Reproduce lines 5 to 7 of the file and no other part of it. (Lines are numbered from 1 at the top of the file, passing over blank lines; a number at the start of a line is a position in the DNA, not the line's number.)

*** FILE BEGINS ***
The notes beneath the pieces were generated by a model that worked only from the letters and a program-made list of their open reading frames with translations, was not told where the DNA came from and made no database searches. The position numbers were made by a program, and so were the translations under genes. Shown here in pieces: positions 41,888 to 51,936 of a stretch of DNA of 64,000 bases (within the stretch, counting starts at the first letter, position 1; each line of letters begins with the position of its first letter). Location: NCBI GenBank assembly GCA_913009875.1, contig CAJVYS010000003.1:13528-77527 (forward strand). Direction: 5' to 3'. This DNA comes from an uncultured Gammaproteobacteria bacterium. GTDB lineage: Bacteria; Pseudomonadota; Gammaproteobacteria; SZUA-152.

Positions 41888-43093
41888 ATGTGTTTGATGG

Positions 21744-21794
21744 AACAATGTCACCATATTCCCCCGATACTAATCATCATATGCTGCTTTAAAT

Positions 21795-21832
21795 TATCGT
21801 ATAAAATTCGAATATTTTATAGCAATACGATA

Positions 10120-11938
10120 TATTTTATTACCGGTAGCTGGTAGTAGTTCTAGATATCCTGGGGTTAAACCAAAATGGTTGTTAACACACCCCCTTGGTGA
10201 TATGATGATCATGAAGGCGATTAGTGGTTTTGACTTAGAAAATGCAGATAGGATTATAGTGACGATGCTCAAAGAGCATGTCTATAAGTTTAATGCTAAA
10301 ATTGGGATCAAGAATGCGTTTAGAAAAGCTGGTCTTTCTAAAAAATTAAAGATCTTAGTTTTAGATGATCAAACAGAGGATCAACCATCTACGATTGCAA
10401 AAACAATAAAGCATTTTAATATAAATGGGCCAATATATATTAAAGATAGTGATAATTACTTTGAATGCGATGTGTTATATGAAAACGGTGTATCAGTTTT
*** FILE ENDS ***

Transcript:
21744 AACAATGTCACCATATTCCCCCGATACTAATCATCATATGCTGCTTTAAAT

Positions 21795-21832
21795 TATCGT